ASU baseball's Gage Canning is the definition of consistency

The Sun Devils' leadoff man is off to a historic start in 2018

After a game earlier this season, ASU baseball junior center fielder Gage Canning said he felt like he could not hit, and for someone that is hitting .494, that might sound absurd.

However, the Sun Devils' leadoff man said he is always trying to outsmart the opposing pitcher and improve his swing.

“I try to think before the game how they are going to get me out,” Canning said. “(I) try to think what they are going to throw to get me out, what they tend to throw in certain counts and watch video before as well. So, I look at what they have thrown to lefties and leadoff batters.”

Even Canning himself admitted the roll he's on at the plate feels “kind of crazy”.

“Sometimes you go through times where you are seeing the ball really well, and it just seems really easy to hit,” he said.

A Career Weekend 

After hitting .769 with two home runs, one of the inside-the-park variety, two triples, eight runs scored, seven RBIs, three walks, a 1.615 slugging percentage and a .813 on-base percentage to lead ASU to a three-game series sweep of Oregon last weekend, the Pac-12, NCAA and Collegiate Baseball Newspaper named him Player of the Week. In addition, Perfect Game also honored Canning.

Canning hit a go-ahead three-run triple on Friday, propelling ASU to a 7-4 win over the Ducks. Then, in an 18-4 rout of Oregon on Saturday, Canning went 5-for-5 with a walk, two home runs (one inside-the-park), five runs scored and four RBIs.

ASU freshman first baseman Spencer Torkelson, who is off to a historic start himself with 10 home runs, summed up what he thought of Canning in one word. 

“Unbelievable,” Torkelson said.

Setting the Standard

ASU head coach Tracy Smith had a hard time putting Canning’s start to the season into words but said his success is not by accident.

“It’s consistency, probably at its highest level,” Smith said. “Am I surprised? Not really. If you watch how he prepares, how he goes about his routine every day, how he practices, he is the model of what you want.”

As the team’s leadoff hitter, Canning has set the table for the middle of the order to do damage all season long, and a young ASU team has reaped the benefits of his success. 

Canning currently leads the nation in hits (43) and triples (8) and is fourth in batting average – he has one more hit than any other Division I player.

Canning finished with 74 hits in 55 games last season. The Ramona, California native already has 43 base knocks in 21 games this season.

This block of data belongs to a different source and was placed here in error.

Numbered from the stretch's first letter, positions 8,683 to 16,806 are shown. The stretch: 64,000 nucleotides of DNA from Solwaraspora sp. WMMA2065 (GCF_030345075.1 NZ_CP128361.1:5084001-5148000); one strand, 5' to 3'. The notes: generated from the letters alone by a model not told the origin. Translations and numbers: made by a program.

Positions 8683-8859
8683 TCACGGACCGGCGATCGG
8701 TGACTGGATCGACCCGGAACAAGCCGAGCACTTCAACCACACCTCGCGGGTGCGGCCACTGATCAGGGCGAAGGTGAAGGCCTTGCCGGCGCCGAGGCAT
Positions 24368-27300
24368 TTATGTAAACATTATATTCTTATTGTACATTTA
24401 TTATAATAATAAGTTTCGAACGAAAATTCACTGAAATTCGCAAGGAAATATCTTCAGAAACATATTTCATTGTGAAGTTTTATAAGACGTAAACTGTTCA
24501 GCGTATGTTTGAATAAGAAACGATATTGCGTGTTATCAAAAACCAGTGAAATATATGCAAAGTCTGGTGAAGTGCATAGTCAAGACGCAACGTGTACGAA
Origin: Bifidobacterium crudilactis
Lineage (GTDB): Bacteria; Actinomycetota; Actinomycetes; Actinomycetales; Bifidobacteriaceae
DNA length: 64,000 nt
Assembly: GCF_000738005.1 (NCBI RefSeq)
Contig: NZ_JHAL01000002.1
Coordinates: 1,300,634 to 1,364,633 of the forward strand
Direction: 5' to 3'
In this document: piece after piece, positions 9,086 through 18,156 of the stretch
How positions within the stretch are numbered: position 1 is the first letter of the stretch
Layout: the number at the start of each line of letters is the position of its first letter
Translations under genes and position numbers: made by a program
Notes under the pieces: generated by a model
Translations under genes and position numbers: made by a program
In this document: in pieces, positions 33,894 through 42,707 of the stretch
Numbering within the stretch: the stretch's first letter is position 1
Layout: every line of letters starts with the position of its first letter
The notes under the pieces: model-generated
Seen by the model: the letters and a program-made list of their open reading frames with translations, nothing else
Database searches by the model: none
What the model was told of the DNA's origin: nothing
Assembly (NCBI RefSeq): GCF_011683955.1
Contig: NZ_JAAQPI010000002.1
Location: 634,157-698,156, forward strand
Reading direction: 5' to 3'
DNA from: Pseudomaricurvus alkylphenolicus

In addition, he has recorded multiple hits in 13 games this season, including three or more in seven games. Despite hitting leadoff, he is second on the team in RBIs (20) and leads the Pac-12 in doubles, triples, hits, batting average and total bases and is second in on-base percentage and slugging percentage.

Jake Rusnak
Graphic published on Wednesday, March 21, 2018.

Gage Goes to Third

When Canning’s career at ASU ends, fans will likely remember him most for hitting triples.

After all, he is the NCAA active career leader in that category with 22, which is eight more than any other player and third in ASU history. Alan Bannister and Ed Irvine set the Sun Devil record with 26 in the 1970s.

Canning said going to third became easier after he got used to the gaps and alleys at Phoenix Municipal Stadium.

“Just playing here a lot helps,” Canning said. “You know you have a shot because the gap is so deep. If they are just getting the ball or picking it up, I have a shot of going for it.”

As impressed as Smith is with Canning’s offense, he praised Canning for his defense and, in particular, a catch he made in the first inning on Saturday to save a run or two.


“That ball he ran down in the first inning, if that ball gets down, maybe it is a different ball game, just the momentum,” Smith said. “He is playing at a high, high level.”

Canning is not the most vocal player, but ASU is trending upward in large part due to his play. Freshman starter Boyd Vander Kooi and the rest of his teammates certainly know they are watching a special player.

“It’s crazy,” Vander Kooi said. “I’ve never seen it before.”


Reach the reporter at jpjacqu1@asu.edu or follow @joejacquezaz on Twitter.

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